The unfortunate death of two young boys in Kashmir has opened yet another very sad chapter in the turbulent history of the land. Irfan Nabi Ganaie, a student of class 12 died of gunshot wounds during an anti-terrorist operation launched by the security forces at about 0300 hours on Sunday, June, 30, 2013, in the vicinity of his village, Markundal, in north Kashmir. The second boy Tariq Ahmad Laharwal died during a protest that turned violent and forced the army personnel to fire in self defence. This is a very big loss for the families of the two boys; something that would move the heart of each and every person. No amount of money can compensate the irreparable loss, yet, a decent reparation from the state government would, to some extent, recompense the families of the young boys.
The General Officer Commanding the Counter Insurgency Force whose troops were involved in the operation has expressed deep sadness and sympathy with the bereaved families and has promised a thorough probe into the incident. What is worrisome, however, is the manner in which the death of these young boys is being exploited to instigate disruption in the valley. The tourist season is at its tail end and the Amarnath Yatra is underway; this has always been the most opportune time for the separatist and divisive elements to create commotion and attempt to re-establish their otherwise dormant relevance. These forces are, as it is, looking for an opportunity of this nature to trigger their reprehensible agenda and, to the eternal misfortune of the land, the incident has provided the most apt trigger.
The challenge now lies in not only providing solace to the bereaved families in whatever manner that is possible but also in ensuring that the evil designs of the divisive elements are not given any space to fructify. The first requirement is to subject the incident to a thorough investigation. The army has already confirmed that the incident is being investigated; the Jammu and Kashmir Police will also carry out its investigation. In case there was a wrongdoing by the men in uniform it will be exposed soon enough and the guilty will be brought to justice in accordance with the law of the land. What needs to be ensured is that the investigation is speedy, transparent and impartial and the result is there for all to see in a time bound manner.
Certain forces are already working overtime to scuttle the investigative process by creating smoke screens. Contradictory statements are doing the rounds; outlandish motives are being attributed to the action of the army; suddenly an ‘eyewitness’ has come into the scene; the unstable emotional condition of the bereaved families is being exploited to the hilt. All these activities can seriously hamper the investigative process and wash away significant evidence. It is the duty of the State to ensure that the investigation process is not scuttled under any circumstances.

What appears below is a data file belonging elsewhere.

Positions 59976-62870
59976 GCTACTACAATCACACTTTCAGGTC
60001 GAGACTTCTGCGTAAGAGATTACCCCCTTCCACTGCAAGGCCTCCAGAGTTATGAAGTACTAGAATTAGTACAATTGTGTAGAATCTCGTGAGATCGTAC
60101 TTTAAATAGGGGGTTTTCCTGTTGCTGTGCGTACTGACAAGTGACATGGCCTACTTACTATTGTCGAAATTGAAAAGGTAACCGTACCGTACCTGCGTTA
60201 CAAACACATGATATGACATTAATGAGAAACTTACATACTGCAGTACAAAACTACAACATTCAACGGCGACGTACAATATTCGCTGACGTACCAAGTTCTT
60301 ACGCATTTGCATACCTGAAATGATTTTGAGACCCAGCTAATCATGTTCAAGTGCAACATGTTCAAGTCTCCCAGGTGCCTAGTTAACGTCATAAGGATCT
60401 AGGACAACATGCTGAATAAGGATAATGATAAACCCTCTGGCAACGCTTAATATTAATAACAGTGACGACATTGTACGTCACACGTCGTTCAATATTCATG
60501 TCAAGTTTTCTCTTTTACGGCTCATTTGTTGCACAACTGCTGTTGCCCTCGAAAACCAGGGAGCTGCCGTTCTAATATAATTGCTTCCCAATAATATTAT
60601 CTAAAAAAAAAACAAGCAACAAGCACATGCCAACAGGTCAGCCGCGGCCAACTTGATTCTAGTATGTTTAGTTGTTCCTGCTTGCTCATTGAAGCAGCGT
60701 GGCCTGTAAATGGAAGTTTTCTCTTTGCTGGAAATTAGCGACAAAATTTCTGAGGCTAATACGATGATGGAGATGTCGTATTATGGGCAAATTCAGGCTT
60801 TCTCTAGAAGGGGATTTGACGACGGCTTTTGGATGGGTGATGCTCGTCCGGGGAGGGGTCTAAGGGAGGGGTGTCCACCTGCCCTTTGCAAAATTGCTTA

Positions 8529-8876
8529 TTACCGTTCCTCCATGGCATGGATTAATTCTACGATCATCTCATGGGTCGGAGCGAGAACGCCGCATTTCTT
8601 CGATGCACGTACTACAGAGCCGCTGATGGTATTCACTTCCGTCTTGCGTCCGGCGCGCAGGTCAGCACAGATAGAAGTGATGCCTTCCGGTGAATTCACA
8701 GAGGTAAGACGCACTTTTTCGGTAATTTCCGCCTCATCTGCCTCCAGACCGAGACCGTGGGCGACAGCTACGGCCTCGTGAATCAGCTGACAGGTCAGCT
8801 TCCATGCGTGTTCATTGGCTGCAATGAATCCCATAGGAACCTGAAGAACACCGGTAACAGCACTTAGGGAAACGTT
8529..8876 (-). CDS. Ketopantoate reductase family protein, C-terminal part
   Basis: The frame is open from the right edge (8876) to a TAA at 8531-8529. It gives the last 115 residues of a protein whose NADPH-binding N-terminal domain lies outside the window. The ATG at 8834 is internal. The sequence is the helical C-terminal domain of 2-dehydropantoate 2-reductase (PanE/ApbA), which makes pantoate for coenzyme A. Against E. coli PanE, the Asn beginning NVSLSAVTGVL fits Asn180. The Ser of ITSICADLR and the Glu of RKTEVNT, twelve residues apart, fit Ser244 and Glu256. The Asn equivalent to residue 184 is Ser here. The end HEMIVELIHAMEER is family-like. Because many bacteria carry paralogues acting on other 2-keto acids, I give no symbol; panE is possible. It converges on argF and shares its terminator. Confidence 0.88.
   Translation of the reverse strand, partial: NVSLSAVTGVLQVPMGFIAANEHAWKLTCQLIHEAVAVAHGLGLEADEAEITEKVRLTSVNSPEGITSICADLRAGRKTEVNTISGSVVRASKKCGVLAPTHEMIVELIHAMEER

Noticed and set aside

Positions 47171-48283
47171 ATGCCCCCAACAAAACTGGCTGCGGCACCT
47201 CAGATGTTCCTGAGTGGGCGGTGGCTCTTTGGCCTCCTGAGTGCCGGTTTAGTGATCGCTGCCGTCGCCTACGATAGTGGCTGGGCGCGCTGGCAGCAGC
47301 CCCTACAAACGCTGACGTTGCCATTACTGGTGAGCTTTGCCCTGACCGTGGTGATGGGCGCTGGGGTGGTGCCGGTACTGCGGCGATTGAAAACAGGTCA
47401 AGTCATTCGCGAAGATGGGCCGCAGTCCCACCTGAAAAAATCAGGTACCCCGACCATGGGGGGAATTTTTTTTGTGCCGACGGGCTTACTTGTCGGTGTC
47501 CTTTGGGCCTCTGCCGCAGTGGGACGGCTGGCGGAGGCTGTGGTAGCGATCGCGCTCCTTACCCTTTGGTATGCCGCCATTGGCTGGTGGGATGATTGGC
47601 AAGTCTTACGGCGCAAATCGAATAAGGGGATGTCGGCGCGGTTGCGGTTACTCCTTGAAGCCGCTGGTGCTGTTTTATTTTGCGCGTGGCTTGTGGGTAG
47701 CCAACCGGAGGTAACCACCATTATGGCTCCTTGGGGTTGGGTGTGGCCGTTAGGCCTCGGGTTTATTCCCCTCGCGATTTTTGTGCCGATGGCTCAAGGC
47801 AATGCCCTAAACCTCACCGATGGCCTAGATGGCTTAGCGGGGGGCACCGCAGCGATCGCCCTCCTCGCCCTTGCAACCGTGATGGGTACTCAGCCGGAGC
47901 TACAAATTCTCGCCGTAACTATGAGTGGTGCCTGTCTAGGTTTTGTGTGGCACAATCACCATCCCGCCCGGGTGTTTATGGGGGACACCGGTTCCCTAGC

The second agenda of the forces of disruption is to cause civil unrest by instigating the people. Already the valley has witnessed two days of strikes and Bandhs. This matter has to be dealt with politically to ensure that normality is not affected and that the cycle of violence which has been a fall out of such instances in the past is not allowed to come by. All differences between the parties in government and those in the opposition should be set aside to ensure maintenance of law and order; the unstinted support of the people, of course, is most important.
The incident will also be used to the hilt to damage the reputation of the Army in the valley. The good work over decades is already being set aside to paint the force as ‘trigger happy killers’. An Army school that is providing quality education in the area and has produced excellent results was torched; the damage, though considerable, will be repaired with time but the symbolism of the torching cannot be ignored. While looking for a thorough investigation there is a need to protect the organisation from malevolent intent.
Whenever an incident of this nature takes place the separatists make snide remarks about the policy of zero tolerance to human rights violations as articulated by the Prime Minister. What they say is outright propaganda, completely divorced from reality. Over the years the State government and the security forces have been working most tenaciously to apply this policy on ground. All standard operating procedures have been directed towards this goal and the results have been exceptionally good. Unfortunate incidents of the type that has happened now are exceptions and not a norm. They cause immense pain to each and every person of the nation, but have to be accepted as human failings. Undoubtedly, the state administration and the security forces will learn a lesson from the incident and further strengthen their standard operating procedures to an extent that no such thing is allowed to happen in the future. Now is the time to get a system in place where avoiding collateral damage could be given precedence over anti-terrorist measures.
There should be no doubt that the unfortunate death of the two young boys will lead to a concerted attempt by divisive forces to trigger the kind of violence witnessed from 2009 to 2011. All such schemes have to be thwarted with utmost energy and resolve in a united manner by the people and the political leadership. The best possible tribute to the departed souls would be to ensure that their beloved land is not subject to the kind of trauma that it is attempting to come out of by fighting some very determined and wicked forces. Social turmoil should not be allowed to raise its evil head all over again. This is the acid test for the Kashmiri leadership and the State government.